Litter-picker Barwell now has a big mess to clear up

Croydon Central MP Gavin Barwell is out picking up litter in Brickfields Meadows this morning, although he has a far bigger mess to clean up following the decision of his Conservative colleagues on the council’s strategic planning committee to grant planning permission to the Mental Tower at East Croydon.

Yet Barwell let slip in his own blog yesterday a suspicion that billionaire property developers Menta may yet use the planning permission to sell-up the site and pocket massive profits.

If this proves true, it raises several important issues about the handling of planning applications within Croydon, especially since the council maintains a Stalinistic secrecy over its meetings and dealings with private property developers. You might want to know:

  • What was the deal done to get the council to announce, at a time of massive cut-backs elsewhere, the spending of millions of public money to build a second entrance to East Croydon station on a new bridge, linking the Cherry Orchard Road site to central Croydon?
  • What is the point of residents taking part in public consultation processes such as this, if a “clear majority” of residents plus the local MP, local London Assembly member and the councillors in the ward affected can all have their objections ignored?
  • And was the opposition to the scheme of Barwell and Steve O’Connell, another senior local Tory who spoke at Thursday’s meeting, mere window-dressing to enhance their own political positions?

Certainly, on the latter point, it does not say much for the “influence” among their own local party of Barwell and O’Connell, the country’s best-paid local councillor, if they cannot hold sway on a key decision such as this.

Gavin Barwell: on Croydon's ruling Tory group when the council's tall buildings planning framework was passed

Barwell yesterday called the Mental Tower decision “disappointing”.

On his blog, he wrote: “Cherry Orchard Road is certainly in need of regeneration but that does not mean that the council should accept anything that is proposed.

“Although some residents thought the scheme a price worth paying to get investment into the area, a clear majority objected to the height of the main tower on this particular location right next to two-storey residential housing. When you saw the architect’s illustration of the view from Oval Road if the development was built, or heard from officers that at 4pm in late March the main tower will cast a shadow 880 metres long, you can understand why.”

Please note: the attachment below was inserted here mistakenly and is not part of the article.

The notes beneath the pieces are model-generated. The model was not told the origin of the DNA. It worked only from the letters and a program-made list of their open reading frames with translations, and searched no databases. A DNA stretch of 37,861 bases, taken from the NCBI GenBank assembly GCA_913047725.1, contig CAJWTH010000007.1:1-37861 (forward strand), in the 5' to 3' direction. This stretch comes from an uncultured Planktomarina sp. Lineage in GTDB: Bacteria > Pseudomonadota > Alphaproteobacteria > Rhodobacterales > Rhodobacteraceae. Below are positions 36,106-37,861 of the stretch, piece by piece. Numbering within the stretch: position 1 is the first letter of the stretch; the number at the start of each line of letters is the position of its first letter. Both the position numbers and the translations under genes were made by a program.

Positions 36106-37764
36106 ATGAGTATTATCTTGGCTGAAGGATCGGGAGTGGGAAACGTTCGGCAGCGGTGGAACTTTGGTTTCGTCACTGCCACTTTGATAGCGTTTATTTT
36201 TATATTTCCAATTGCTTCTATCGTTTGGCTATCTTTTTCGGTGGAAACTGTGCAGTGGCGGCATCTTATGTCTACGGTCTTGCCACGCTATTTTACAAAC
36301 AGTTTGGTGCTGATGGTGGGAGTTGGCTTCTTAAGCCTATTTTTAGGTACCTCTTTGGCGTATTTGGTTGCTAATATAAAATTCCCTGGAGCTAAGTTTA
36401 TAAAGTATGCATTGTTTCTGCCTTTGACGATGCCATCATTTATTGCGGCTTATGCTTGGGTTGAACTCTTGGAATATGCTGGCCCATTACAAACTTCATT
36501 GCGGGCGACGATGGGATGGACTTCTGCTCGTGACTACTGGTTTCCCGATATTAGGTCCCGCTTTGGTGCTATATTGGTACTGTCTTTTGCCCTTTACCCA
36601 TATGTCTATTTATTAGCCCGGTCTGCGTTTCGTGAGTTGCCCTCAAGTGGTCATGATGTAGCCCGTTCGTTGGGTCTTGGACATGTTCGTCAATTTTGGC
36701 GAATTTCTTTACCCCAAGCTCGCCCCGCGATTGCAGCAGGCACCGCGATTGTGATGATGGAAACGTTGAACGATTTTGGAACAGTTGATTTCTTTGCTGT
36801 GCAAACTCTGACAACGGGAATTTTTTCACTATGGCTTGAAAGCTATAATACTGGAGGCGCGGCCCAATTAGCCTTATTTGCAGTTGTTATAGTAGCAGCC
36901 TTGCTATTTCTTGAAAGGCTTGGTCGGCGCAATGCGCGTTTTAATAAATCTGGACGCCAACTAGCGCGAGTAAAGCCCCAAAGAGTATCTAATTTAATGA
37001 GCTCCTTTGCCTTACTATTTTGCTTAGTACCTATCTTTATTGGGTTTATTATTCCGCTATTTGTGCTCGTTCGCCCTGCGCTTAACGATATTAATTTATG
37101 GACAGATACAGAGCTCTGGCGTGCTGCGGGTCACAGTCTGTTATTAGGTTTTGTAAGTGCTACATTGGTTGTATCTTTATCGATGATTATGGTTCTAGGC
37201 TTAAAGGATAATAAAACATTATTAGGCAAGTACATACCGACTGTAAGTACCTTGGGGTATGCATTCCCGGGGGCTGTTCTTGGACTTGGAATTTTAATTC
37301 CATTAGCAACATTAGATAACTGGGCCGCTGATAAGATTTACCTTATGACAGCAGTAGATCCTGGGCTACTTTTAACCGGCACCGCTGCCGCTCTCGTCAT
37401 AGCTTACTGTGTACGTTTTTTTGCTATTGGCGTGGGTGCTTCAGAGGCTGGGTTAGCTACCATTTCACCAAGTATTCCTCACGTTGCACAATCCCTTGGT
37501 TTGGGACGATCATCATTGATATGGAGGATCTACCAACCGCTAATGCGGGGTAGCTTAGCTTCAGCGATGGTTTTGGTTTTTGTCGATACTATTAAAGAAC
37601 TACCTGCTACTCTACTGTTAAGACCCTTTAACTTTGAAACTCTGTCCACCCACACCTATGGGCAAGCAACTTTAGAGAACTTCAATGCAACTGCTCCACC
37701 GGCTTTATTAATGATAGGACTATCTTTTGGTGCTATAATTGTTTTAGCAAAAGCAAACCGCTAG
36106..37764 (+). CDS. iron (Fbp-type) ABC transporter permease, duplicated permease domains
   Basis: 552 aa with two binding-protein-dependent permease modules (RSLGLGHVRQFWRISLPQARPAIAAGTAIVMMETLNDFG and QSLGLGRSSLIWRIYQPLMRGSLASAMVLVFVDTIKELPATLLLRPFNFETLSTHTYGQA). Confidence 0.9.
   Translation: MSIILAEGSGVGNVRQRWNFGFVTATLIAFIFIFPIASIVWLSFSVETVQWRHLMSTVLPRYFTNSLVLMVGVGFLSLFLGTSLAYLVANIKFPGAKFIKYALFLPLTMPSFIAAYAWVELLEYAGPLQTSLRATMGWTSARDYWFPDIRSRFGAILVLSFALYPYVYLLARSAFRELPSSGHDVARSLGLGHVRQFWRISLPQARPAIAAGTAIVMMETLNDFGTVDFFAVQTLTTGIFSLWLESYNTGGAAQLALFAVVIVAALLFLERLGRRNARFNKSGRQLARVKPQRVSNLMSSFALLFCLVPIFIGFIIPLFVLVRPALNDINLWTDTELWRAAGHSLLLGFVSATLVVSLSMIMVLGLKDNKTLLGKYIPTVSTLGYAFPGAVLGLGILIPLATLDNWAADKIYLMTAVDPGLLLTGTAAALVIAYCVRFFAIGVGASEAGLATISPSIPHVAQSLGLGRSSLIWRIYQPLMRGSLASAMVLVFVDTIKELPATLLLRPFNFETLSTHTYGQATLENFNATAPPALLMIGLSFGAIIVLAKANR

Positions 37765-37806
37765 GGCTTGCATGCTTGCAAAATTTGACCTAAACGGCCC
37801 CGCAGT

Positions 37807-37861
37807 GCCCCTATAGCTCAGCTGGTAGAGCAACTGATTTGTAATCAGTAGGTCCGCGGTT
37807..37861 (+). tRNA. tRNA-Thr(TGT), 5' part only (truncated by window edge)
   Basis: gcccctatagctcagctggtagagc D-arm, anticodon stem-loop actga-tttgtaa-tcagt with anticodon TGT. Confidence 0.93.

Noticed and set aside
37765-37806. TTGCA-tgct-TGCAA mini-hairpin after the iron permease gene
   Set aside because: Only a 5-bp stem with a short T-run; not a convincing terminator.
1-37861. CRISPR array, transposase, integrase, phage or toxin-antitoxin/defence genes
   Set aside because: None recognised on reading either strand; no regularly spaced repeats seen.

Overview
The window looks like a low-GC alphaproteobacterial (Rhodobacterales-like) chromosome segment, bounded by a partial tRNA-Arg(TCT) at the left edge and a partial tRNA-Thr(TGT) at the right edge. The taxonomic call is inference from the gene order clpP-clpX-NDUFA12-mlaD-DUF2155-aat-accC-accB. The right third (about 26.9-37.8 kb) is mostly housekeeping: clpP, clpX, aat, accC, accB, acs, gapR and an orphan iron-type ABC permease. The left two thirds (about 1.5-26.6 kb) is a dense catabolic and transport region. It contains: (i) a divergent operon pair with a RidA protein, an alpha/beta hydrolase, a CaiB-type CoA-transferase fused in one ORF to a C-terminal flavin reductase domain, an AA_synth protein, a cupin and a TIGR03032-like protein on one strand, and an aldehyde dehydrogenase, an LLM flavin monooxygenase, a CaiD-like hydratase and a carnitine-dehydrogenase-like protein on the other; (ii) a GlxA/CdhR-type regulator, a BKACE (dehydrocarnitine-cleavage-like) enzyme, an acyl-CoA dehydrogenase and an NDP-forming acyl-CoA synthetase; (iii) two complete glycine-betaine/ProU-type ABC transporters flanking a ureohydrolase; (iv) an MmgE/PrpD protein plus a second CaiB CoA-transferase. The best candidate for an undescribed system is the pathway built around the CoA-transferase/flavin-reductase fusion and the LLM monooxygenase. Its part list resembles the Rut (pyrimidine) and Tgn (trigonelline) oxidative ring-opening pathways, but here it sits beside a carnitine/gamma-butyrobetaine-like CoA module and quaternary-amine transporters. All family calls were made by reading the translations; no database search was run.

He then defaulted to usual mode of trying to pass the buck to someone else – namely Labour – over the borough’s planning framework that allows tall buildings at the centre of town. Barwell is, at best, being disingenuous in this, since he holds direct responsibility for the existing planning framework.

It is worth stating that the Conservatives have held control of Croydon Council now since 2006. That is five years. From 2006 until 2010, when he was elected to parliament, Barwell was a senior member of the council. And while it is true that much of the work on the planning framework was done during the previous Labour council, it was actually passed as council policy in July 2006 – when Barwell, Mike Fisher and O’Connell were all in charge.

Croydon’s Tories could have chosen not to adopt the planning framework. They did not. Just like, on Thursday night, Croydon Tories endorsed planning permission for the Mental Tower.

Now it is another London Conservative, Mayor Boris Johnson, who has a say on whether the monstrous scheme can go ahead. And he is facing re-election next May.

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1 Response to Litter-picker Barwell now has a big mess to clear up

  1. People expect the MP, as one of the highest ranking elected officials around here, to have influence in his party. Yet Barwell had, literally, none with this crowd.

    I’d like to also add how, much as Labour came up with the ‘tall buildings’ stuff they did not get a chance to finish. And I’m sure they had ‘keeping it in line with surrounding buildings’ also involved. The Menta Tower is huge, and waaaay taller than surrounding buildings. I’m pretty sure it’s not possible to blame Labour for this one.

    Croydon will need tall buildings after all. New office blocks, that kind of thing. But this whopper goes beyond ‘tall’ and into ‘bloody ‘ell’. A sky-scraper is supposed to be utterly surrounded by other tall buildings. Not just on one face, as the artists drawings I’ve seen show. I’m confident other regulations will be relevant on this one.

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